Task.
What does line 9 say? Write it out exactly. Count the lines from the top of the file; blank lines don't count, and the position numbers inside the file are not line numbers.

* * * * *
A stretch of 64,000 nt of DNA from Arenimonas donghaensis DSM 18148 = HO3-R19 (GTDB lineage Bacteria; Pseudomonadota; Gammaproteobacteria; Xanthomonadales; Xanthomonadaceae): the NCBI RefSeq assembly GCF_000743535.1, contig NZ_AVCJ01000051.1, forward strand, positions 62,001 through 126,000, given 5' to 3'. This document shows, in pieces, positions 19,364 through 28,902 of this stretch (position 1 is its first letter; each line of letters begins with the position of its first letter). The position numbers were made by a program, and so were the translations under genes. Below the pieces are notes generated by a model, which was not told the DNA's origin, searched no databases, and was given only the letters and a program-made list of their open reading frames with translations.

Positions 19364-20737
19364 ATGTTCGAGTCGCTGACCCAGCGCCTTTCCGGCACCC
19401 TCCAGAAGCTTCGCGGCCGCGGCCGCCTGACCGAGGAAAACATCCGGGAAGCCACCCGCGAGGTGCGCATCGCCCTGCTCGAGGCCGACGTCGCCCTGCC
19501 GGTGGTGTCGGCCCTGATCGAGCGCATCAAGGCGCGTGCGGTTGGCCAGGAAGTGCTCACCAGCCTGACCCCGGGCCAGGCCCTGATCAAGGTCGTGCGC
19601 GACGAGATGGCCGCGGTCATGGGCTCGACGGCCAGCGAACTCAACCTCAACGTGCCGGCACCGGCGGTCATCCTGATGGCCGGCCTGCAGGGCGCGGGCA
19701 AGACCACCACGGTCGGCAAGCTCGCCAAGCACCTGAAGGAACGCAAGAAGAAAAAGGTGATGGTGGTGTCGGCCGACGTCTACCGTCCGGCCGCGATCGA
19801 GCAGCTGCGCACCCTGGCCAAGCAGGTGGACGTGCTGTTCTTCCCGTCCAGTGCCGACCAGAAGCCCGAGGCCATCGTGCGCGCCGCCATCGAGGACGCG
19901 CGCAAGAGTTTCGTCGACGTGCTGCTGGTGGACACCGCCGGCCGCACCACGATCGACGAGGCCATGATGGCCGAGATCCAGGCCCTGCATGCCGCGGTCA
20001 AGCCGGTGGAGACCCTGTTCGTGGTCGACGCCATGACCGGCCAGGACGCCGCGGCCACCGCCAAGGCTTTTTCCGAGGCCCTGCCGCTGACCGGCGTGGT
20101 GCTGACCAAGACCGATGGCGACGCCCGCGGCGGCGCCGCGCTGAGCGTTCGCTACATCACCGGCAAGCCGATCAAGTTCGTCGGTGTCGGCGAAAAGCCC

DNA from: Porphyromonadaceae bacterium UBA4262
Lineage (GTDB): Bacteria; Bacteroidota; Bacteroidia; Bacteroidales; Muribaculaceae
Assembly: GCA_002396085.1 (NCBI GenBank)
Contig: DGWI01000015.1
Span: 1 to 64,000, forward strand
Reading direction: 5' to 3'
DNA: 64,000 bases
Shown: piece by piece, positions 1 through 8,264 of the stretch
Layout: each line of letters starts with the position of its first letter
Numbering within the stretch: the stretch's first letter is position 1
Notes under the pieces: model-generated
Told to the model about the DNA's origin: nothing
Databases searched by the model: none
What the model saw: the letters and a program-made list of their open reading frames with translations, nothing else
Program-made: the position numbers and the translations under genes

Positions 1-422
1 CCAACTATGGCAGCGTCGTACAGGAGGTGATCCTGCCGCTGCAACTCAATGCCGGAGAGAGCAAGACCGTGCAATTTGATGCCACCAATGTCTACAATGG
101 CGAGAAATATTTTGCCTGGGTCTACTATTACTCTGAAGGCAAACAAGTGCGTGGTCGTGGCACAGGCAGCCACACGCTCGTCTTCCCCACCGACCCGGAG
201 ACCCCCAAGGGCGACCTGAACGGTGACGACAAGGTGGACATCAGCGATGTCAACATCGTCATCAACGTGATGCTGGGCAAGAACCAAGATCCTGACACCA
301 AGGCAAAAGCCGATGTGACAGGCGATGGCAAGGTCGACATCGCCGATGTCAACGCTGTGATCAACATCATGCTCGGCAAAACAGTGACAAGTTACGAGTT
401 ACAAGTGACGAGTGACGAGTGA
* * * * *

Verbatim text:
19901 CGCAAGAGTTTCGTCGACGTGCTGCTGGTGGACACCGCCGGCCGCACCACGATCGACGAGGCCATGATGGCCGAGATCCAGGCCCTGCATGCCGCGGTCA